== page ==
ADM Struggles With Strong Dollar, Ethanol Margins

ADM announced fourth-quarter earnings of 61 cents per share, down -39% from last year. Revenues fell -27% year-on-year to $16.45 billion. Profits in the company’s corn processing business were down -$16.45 billion, equated to a sharp fall-off in biofuel prices that were driven lower by falling crude oil prices. The company added that a confluence of an overabundance of corn, soybeans and wheat worldwide and strength of the U.S. dollar exerted pressure across nearly all of ADM’s businesses in the final quarter of the year. CFO Ray Young said he doesn’t expect things will turn around in 2016 but stressed that the pressures aren’t viewed as permanent – “At some juncture, the US dollar will correct itself,” though the timing on that is “to be determined.”

Debt, Debt, and More Debt Sounding Global Alarms

Debt, Debt and more Debt is becoming more the macro theme and starting to sound global alarms. Large investors seem less and less interested in seeing data about “job growth” and appear overly tired of of hearing dovish commentary from the central banks. Headlines about an improving economy are all of a sudden being reduced to nothing more than background noise. Smart money is becoming increasingly moremoney-bomb-27944908_1 concerned about debt in the energy space, debt amongst global bankers, global consumer debt, credit defaults, etc… Keep in mind, not only are we seeing several fires burning in regard to China and Crude Oil, but we are also seeing a massive meltdown inside the European banking sector. The fact is there are a large number of banks in Europe who are insolvent at worst and or undercapitalized at best. Remember, the ECB has forced interest rates into negative territory and the way banks in Europe have traditional made money has been turned upside-down. Example: Deutsche Bank (the 12th largest in the world) is now trading at about 1/10th the value it was in 2007. In other words it was trading at just over $160 per share and is now down to around $16 dollars per share. This just shows you how little exposure large investors want in non-U.S. markets. The outside macro fear is real! Financial conditions around the world have defiantly tightened. In fact we are staring to see more significant signs of things pulling back further here in the U.S.. Yesterday’s dismal ISM Manufacturing data confirmed these thoughts as it showed a -4.6 point drop in the Prices Index to 46.4, making this the third time prices have decreased in the past five months. This now becomes just another area that’s pointing toward a more “deflationary” trend. The ISM Manufacturing index showed prices were unchanged in January, but remained in deep contractionary territory at just 33.5. Prices there have been in negative territory now for 15 consecutive months, the longest negative streak since 1998-1999. In simple terms, this is not being viewed as a great time to invest in building a new factory or to be hiring more employees. I’ve seen a lot of  reports circulating as of late where analyst believe the breadth of weakness in oil and other commodities will start to lead to contagion and bankruptcies in several associated industries.  Given the current supply overhang in the marketplace, including the additional glut of crude oil, it’s tough to think the energy sector is going to turn around anytime soon. Longer-term, yes I believe there’s definitely upside potential, but nearby it feels like more pain to the downside for crude.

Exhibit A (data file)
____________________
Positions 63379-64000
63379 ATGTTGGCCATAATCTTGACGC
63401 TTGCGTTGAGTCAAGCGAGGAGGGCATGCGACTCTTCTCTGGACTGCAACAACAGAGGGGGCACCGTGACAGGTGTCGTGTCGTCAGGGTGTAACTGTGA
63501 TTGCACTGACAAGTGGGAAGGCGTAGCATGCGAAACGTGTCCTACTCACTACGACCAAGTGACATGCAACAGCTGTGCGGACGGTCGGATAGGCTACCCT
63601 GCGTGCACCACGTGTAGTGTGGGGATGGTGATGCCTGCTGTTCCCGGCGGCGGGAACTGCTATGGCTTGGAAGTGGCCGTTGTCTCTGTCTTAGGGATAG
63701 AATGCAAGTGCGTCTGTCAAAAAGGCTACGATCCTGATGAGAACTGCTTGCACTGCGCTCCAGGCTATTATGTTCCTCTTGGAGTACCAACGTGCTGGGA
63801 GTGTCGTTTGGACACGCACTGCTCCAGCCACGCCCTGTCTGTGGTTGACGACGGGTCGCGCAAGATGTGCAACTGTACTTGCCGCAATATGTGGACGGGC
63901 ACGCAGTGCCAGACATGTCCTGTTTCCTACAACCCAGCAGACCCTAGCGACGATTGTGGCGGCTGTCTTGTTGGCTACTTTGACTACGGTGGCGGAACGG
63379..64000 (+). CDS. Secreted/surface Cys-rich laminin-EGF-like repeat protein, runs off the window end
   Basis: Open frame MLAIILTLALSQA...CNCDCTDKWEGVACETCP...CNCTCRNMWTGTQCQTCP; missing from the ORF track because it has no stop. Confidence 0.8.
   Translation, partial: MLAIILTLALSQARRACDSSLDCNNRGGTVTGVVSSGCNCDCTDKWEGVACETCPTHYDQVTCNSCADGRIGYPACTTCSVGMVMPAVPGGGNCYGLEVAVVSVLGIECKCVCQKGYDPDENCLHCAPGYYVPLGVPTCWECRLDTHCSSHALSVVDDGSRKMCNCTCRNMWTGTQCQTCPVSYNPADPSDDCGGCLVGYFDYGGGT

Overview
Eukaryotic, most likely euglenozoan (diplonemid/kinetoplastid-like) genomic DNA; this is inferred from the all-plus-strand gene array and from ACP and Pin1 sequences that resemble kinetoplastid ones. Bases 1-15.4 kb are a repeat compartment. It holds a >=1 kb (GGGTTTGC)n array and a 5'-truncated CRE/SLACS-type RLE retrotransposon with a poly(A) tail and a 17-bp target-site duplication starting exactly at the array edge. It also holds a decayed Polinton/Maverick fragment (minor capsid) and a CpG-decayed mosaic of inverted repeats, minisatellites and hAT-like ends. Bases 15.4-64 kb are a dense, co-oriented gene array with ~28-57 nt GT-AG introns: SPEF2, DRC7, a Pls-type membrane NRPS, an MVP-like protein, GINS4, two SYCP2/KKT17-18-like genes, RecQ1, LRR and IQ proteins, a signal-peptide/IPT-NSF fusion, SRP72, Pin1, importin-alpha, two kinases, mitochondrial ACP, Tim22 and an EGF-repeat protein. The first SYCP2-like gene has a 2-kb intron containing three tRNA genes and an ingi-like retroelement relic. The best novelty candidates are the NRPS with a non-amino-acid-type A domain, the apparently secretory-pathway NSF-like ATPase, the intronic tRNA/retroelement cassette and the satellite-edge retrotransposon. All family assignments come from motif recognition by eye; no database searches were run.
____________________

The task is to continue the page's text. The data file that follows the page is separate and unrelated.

Cattle Industry Looks To “Online Auction” ​To ​Curb Futures Volatility